Data might not tell you why something is happening, but it does tell you what’s going on.

  • Look for patterns and abnormalities that might suggest something is going on, including any interdependencies.
  • Anticipate all the various scenarios of what could happen.
  • Plan your course of action in response to what’s happening in real time.

As the signals of a market shift increase, the need to act becomes more imperative. Note, monitoring and identifying market shifts, and effectively taking the appropriate course of action is a matter of timing.

If you continue doing the right thing for too long and lack the boldness to disrupt both the market and your own organization, you risk being disrupted and left behind. There is no company that is too big to fail. Neither is there a startup that is too small to succeed.

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How Feasible Are Your Strategic Objectives?

Every organization sets out its goals and objectives, to accomplish its mission and vision. The two often seem like two interchangeable phrases but there is a distinction.

A goal is a desired result you want to achieve and is typically broad and vague. An objective, on the other hand, defines the specific, measurable actions each employee must take to achieve the overall goal.

It is every leader’s job to create a coherent set of feasible objectives or what Richard Rumelt calls proximate objectives. Objectives that define targets the organization is fairly expected to achieve, even overwhelm.

This is essential for ensuring energy and resources are focused on one, or a very few, critical objectives whose accomplishment will lead to a cascade of positive outcomes.

An effective strategy defines a critical challenge or opportunity and clearly articulates how the organization is going to play to win or perform customers’ Jobs to Be Done.

Thus, the objectives an effective strategy sets should stand a good chance of being accomplished, given existing resources and competence.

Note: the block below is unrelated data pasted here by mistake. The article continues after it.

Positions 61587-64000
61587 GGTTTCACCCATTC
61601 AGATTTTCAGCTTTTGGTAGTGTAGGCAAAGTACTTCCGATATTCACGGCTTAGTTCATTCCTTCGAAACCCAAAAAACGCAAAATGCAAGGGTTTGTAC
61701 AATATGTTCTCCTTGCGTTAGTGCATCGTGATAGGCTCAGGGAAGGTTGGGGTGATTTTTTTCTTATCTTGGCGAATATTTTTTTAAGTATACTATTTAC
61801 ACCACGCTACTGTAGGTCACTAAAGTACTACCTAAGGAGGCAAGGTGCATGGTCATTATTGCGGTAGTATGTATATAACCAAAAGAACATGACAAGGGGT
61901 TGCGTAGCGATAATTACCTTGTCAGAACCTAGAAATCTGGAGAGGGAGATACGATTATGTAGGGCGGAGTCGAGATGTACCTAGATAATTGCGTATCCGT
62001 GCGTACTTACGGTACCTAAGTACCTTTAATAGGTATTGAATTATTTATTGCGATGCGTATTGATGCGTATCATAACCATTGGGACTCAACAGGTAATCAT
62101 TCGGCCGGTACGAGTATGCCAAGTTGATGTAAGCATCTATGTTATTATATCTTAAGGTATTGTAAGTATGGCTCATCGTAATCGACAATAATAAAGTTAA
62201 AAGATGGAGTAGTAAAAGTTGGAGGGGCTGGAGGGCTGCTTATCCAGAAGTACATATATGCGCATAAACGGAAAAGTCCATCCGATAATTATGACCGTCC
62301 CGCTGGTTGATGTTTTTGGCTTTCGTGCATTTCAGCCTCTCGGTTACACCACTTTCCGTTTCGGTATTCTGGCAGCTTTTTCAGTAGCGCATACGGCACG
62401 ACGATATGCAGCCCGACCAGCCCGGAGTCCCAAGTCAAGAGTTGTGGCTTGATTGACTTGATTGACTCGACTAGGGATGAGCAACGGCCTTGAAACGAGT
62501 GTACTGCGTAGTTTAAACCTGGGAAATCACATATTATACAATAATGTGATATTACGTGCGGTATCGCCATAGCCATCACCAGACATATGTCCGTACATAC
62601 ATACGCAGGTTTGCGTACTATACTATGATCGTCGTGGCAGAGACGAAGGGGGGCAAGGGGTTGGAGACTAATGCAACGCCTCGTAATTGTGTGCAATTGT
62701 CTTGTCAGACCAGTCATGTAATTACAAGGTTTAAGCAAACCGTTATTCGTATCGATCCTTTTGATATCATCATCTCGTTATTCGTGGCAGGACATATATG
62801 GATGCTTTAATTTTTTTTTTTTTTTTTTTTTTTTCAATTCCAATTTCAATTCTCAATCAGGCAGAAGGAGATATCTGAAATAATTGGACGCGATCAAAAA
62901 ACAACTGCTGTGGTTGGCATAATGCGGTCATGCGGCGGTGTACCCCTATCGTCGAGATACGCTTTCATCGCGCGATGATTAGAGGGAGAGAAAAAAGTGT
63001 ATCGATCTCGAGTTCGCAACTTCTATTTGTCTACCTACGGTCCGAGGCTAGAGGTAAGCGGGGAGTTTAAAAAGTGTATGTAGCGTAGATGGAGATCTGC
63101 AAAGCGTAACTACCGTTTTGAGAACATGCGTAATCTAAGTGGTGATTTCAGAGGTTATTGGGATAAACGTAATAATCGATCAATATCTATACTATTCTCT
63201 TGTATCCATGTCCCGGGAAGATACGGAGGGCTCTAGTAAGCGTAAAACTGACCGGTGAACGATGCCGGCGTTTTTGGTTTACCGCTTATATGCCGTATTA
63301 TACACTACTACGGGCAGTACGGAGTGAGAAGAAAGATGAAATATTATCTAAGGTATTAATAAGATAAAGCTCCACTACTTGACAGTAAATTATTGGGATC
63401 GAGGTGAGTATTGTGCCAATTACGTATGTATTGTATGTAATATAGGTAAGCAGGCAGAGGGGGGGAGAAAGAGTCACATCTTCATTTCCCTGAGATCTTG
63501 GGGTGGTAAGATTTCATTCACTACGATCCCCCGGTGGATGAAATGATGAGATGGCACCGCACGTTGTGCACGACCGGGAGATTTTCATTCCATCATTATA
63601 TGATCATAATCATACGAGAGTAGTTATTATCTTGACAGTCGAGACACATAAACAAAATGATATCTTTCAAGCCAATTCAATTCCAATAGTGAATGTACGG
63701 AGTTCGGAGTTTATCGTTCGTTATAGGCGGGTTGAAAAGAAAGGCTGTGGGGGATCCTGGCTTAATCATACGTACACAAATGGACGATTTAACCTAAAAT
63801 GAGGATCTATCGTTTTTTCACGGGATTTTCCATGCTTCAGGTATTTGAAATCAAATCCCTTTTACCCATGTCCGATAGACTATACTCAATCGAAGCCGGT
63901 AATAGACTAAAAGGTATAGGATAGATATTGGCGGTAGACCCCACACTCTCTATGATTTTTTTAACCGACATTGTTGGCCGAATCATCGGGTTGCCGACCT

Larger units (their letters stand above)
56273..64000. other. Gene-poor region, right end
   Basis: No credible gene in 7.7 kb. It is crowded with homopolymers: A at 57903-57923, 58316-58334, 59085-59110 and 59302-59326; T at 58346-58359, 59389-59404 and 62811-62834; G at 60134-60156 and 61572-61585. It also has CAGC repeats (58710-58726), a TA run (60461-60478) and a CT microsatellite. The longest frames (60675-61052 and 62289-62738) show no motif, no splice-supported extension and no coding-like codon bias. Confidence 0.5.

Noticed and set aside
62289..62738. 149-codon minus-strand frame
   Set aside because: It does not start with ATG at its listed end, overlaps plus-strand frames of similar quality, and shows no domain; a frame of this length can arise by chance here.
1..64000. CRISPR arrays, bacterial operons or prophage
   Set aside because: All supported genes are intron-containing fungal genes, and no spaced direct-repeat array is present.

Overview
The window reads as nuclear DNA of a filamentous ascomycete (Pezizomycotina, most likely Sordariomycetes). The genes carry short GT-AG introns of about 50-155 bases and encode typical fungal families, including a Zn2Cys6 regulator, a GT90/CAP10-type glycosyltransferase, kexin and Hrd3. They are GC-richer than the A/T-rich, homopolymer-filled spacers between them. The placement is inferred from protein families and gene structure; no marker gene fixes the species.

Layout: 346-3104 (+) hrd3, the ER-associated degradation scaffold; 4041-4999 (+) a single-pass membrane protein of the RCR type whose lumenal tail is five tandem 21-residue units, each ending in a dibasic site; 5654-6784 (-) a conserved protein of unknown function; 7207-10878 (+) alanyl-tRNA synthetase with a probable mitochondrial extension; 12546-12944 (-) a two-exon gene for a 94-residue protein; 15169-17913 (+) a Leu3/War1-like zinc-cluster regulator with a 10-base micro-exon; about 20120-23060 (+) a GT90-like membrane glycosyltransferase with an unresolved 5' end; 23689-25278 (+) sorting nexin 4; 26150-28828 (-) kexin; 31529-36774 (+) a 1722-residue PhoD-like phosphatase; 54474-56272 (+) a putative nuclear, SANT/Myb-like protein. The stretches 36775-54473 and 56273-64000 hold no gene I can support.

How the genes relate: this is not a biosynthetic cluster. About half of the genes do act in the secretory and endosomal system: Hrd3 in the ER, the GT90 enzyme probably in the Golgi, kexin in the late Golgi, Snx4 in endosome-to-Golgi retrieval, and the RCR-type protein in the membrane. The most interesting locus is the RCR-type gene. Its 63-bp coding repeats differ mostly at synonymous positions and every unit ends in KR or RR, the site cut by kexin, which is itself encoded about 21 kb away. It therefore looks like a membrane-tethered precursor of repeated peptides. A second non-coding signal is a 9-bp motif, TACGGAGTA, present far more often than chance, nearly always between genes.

On the contrary, a bad strategy results in the setting of bad strategic objectives.

Long lists of “things to be done,” are often labeled wrongly as strategies or objectives. Or the desired outcome is simply rehashed with no explanation of how this will be accomplished.

It doesn’t matter how well-thought your strategy is in response to an identified challenge or opportunity. If the resultant strategic objectives are merely a list of things to do, or just as difficult to achieve as the identified key challenge, there has been little value added by the strategy.

In today’s highly competitive, uncertain, dynamic, and complex environment in which a leader’s ability to look further ahead is diminished, it is better to focus on a few pivotal items through taking strong positions, creating options, and building advantage.

First identify the key challenges or opportunities for the business. Look very closely at the changes happening within your business, where you might get an added advantage over competition.

Next, create a list of the issues, including the actions your company should take.

Then, trim the original list to a noticeably short list of pivotal issues and proximate objectives by identifying one or two feasible objective(s), when achieved, would make the biggest difference. Remember, the identified objectives should be more like tasks and less like goals.

Now, focus on the objectives by channeling skills and available resources to accomplish the overall goal.

Once accomplished, new opportunities will open up resulting in the creation of more ambitious objectives. This cycle will help you develop a system that enables the setting of feasible strategic objectives.